I had the opportunity to attend the GrowCanada conference in Ottawa this week, where I was able to listen to a variety of speakers address several different topics. One that really stood out for me was the idea that when our grain, pulse and oilseed crops leave our bins, they are healthy and nutritious. All the building blocks are there. Whether it remains that way is totally up to the processing industry, post farm-gate.

Often, farmers get a lot of blame for a lot of the health problems facing the developed world right now. Obesity is a major issue in Canada and much of the developed world. But what influence do we actually have as farmers? When my durum leaves my farm, there is nothing intrinsically unhealthy about it. In fact, there is a plethora of data out there showing that the nutrition profile of our wheat today is very little changed from a century ago – despite what many non-Celiac gluten-free dieters may claim. All the ingredients are there to combine with other foods for a balanced, healthy meal.

However, I believe pointing figures and passing blame is not the right approach (unless a food safety issue arises, of course), and we should instead talk about how to eat a more balanced diet. Everything works in moderation. The point, I think, is that the food farmers produce is intrinsically nutritious.

At the busiest times of the year, we all come together as a family to plant, grow and harvest the best quality, highest yielding crop we can. This farm, like so many others out there, is owned and operated by a family, along with some great employees that have families of their own. I will never grow a crop that I wouldn’t feel safe about feeding to my own son.

Farmers care about the food they produce, and they care about the people that eat it. If we farmers feel safe growing GMOs and using pesticides and fertilizers, that means we believe our own children are safe eating it. While I don’t presume to be an expert on all things food, I do believe that millions of farmers, each one growing and using these products, is a strong testament to the safety of our food.

My food story is growing safe, healthy and nutritious food, and having fun while doing it. Farming is a wonderful way of life, and I feel so proud to be a part of it. To everyone who enjoys food, thank you. You make it possible for me and my family to do what we love – growing your food.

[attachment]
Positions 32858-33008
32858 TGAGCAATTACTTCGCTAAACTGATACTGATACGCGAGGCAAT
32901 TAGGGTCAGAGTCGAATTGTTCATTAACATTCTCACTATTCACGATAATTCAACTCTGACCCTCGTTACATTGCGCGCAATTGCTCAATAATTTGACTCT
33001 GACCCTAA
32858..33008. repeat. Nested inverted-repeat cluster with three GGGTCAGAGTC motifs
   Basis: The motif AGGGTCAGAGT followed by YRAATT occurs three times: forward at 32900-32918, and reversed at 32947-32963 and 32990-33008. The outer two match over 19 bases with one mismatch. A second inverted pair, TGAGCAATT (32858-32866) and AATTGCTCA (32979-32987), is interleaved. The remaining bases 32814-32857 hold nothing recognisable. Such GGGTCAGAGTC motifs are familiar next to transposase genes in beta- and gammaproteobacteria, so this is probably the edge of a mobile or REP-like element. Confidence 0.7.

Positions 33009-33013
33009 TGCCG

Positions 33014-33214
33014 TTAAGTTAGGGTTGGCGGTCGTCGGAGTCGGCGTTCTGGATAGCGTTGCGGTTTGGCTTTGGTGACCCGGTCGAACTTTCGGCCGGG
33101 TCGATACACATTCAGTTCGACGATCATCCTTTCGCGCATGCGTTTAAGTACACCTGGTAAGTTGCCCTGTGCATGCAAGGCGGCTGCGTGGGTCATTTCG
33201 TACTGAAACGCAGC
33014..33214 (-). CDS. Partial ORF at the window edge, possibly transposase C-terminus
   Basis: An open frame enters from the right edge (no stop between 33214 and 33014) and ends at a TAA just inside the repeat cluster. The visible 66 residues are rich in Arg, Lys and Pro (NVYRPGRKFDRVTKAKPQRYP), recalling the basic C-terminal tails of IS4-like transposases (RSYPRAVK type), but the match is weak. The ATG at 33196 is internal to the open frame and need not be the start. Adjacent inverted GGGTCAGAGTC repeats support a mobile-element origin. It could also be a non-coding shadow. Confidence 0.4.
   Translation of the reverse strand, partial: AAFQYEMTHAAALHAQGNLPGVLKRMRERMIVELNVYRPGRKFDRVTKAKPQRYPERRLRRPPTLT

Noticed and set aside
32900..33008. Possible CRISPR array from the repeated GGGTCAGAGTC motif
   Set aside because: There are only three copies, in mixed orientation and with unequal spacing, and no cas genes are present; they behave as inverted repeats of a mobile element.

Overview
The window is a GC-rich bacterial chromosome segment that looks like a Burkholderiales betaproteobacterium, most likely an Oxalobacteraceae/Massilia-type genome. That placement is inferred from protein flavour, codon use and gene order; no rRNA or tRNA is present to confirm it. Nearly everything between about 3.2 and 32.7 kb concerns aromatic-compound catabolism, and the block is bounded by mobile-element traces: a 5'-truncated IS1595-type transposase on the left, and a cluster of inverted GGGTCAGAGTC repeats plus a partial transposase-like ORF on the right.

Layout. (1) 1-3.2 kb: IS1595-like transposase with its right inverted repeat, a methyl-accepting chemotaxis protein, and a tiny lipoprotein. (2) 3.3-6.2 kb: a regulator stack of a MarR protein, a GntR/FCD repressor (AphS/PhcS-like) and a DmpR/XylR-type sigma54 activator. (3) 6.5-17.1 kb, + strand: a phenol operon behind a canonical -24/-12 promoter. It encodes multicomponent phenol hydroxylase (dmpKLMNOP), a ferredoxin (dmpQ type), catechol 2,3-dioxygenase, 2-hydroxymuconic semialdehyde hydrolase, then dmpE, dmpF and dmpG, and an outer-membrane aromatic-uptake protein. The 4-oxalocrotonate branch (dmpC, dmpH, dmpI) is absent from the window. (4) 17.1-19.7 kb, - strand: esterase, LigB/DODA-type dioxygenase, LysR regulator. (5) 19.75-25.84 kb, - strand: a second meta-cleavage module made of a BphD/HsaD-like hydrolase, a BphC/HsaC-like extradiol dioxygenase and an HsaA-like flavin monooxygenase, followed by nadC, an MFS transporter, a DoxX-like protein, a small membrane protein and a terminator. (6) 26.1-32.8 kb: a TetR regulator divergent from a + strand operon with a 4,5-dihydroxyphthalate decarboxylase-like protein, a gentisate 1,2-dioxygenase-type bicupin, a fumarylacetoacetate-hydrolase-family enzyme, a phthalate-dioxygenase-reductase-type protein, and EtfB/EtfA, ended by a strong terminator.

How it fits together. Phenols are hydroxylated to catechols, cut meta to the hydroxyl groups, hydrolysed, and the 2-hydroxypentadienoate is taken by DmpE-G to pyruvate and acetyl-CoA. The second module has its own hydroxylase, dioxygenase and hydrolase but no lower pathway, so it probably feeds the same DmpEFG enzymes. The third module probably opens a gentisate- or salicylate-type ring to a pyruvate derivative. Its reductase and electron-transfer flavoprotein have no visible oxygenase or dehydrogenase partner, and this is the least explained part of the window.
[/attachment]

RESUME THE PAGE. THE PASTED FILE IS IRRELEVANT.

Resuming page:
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Photo credit: Vanessa Lanktree Photography

An Open Letter To Justin Trudeau

October 18, 2016

Rt. Hon. Justin Trudeau, P.C., M.P. Prime Minister of Canada
80 Wellington Street
Ottawa, Ontario, K1A 0A2

Dear Prime Minister,

My name is Jake Leguee, and I am a farmer in Saskatchewan. I am writing this letter to express my tremendous concern with your plan to impose a carbon tax on my province. I chose to publish this as an open letter so the rest of this nation has an opportunity to understand what a carbon tax could mean to other farmers like myself.

While I recognize you have environmental goals you wish to pursue, understand that the consequences of a carbon tax may be severe for my farm. Mr. Trudeau, you may not have much experience with agriculture, but let me tell you, it is an amazing career. Not only do I get to run my own business, but I get to run one that is also a way of life. I get to farm alongside my father; my mentor, business partner and friend. My sister and I are the next generation of this business, and our whole family comes together at planting and harvest to get the crop in the ground, and to put it in the bin. My son was born a year ago, and I hope someday he may have the opportunity to farm alongside me, just as I do with my father.

Farming is, at times, a difficult business. One bad weather event – one storm, one cold night, one windy day – can devastate us. If we don’t get a crop, our bills still have to be paid. And nature does not care one way or the other.

Not only do we rely on the vagarious disposition of Mother Nature, we are also exposed to the volatility of the markets and – indeed, the point of this letter – politicians.

A carbon tax has the ability to drastically increase my costs, without creating an incentive to reduce my emissions. In fact, I already have such incentives. Our farm’s move to no-till started in the late 1980’s, as many other Prairie farmers did, to reduce risk of soil erosion, increase soil organic matter, and, ultimately, increase yields. No-till (essentially means that tillage is avoided if at all possible) has been a boon for our farm, and it allows the storage of massive quantities of carbon dioxide.